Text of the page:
Upon finalization of the new rule, businesses will be required to engage in “individualized” communications with all workers and former workers (provided the business has a former workers’ contact information “readily available”) subject to noncompete clauses to inform each such worker or former worker that their noncompete clause is no longer in effect and may not be enforced. Notice must be provided within 45 days of rescinding the noncompete clause. The proposed rule contains model language businesses may use to comply with this notice obligation. However, the model notice includes a statement that noncompetes are an unfair method of competition and that a covered worker may not compete with the business at any time following the conclusion of employment—both of which arguably go beyond the requirements of the proposed rule. Businesses may opt to create their own notice in compliance with the regulations but without such dramatic statements.

Notably, the proposed rule does not appear to restrict noncompetes during a worker’s employment. The proposed rule also does not appear to prohibit nonsolicitation agreements unless they run afoul of the “functional test”.

Today, in the majority of states, should a worker violate a valid noncompete agreement, the business may bring a breach of contract claim against the worker. A successful action can result in the worker owing the business monetary damages, being enjoined from working for a competitor in violation of the agreement, or both. Noncompete agreements are currently legal in 47 states.

The FTC’s proposed rule would dramatically change the legal landscape surrounding restrictive covenant agreements and worker mobility. If finalized in its current form, businesses will no longer be able to enter into agreements that prohibit workers from competing with the business. Businesses who have noncompete agreements in effect at the time the proposed rule is finalized will have 180 days from the date the final rule is publicized to come into compliance.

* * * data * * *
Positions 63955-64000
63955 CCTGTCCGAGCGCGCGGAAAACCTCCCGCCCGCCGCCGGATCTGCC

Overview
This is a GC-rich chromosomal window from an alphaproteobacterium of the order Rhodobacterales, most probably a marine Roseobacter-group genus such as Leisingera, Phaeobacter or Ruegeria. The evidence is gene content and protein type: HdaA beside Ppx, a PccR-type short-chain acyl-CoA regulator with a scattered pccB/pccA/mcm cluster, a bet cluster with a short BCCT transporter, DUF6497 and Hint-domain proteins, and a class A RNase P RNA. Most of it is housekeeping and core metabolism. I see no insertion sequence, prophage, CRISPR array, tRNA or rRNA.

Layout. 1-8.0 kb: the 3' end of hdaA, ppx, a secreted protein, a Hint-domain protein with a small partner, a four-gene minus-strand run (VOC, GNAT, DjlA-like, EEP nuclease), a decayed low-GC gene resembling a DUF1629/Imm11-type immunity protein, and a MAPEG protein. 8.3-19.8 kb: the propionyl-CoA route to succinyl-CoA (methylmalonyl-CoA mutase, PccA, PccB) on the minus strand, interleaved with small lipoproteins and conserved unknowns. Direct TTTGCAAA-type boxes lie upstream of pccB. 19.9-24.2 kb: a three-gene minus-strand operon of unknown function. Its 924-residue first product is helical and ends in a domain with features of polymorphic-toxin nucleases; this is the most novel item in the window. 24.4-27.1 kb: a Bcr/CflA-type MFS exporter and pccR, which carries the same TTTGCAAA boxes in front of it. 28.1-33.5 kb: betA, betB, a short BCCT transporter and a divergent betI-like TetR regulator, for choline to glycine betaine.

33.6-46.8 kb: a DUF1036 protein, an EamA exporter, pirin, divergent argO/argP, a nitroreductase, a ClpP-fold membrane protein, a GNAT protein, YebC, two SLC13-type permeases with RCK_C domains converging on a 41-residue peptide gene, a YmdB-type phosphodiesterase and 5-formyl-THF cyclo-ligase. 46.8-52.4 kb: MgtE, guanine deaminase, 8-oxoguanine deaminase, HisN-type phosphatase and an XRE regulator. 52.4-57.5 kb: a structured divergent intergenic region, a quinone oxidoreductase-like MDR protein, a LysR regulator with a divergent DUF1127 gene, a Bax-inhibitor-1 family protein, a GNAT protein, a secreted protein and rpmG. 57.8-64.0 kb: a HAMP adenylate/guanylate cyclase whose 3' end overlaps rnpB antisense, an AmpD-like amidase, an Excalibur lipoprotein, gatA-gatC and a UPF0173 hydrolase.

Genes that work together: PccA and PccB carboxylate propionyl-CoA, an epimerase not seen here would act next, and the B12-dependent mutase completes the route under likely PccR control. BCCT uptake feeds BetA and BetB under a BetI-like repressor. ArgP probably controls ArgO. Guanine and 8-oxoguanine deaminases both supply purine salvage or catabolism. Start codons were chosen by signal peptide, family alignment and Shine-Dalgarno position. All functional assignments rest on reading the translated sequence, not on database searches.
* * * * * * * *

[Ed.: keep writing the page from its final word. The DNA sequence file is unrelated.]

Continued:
This proposed rule will not affect businesses until the notice and comment period closes and the rule is finalized, likely with changes made following review of comments received. In addition, there is no doubt this proposed rule will be subject to legal challenges. The proposed rule takes discretion away from the individual states and broadly prohibits noncompete agreements at the federal level, seeking to supersede any inconsistent state statute, regulation, order or interpretation. Nonetheless, businesses who utilize noncompete agreements should still consider engaging in preliminary steps to come into compliance with the new rule. Businesses should review their restrictive covenant agreements and identify which agreements may contain potentially unlawful noncompete provisions. Businesses should also review their nondisclosure and nonsolicitation agreements for compliance with the proposed rule and to consider re-stating or revising them given the likely unenforceability of any corresponding noncompete provisions. Businesses will also need to carefully evaluate consideration issues (i.e. what the business is providing to the worker in return for the worker’s agreement to a covenant), which appear to continue to be governed by state law.  However, at the moment, businesses can continue to enforce noncompetes and include them in worker contracts, subject to compliance with the current applicable laws. 

If you have any questions about the FTC’s proposed rule or proactive steps to consider taking now, please contact Amy Habib Rittling (716.853.5100 x1276), Michael Lufkin (904.660.0020 X1562), Andrew Drilling (716.853.5100 x1253), Brittany Mills (904.660.0020 x1547) or any other member of our Employment Practice team.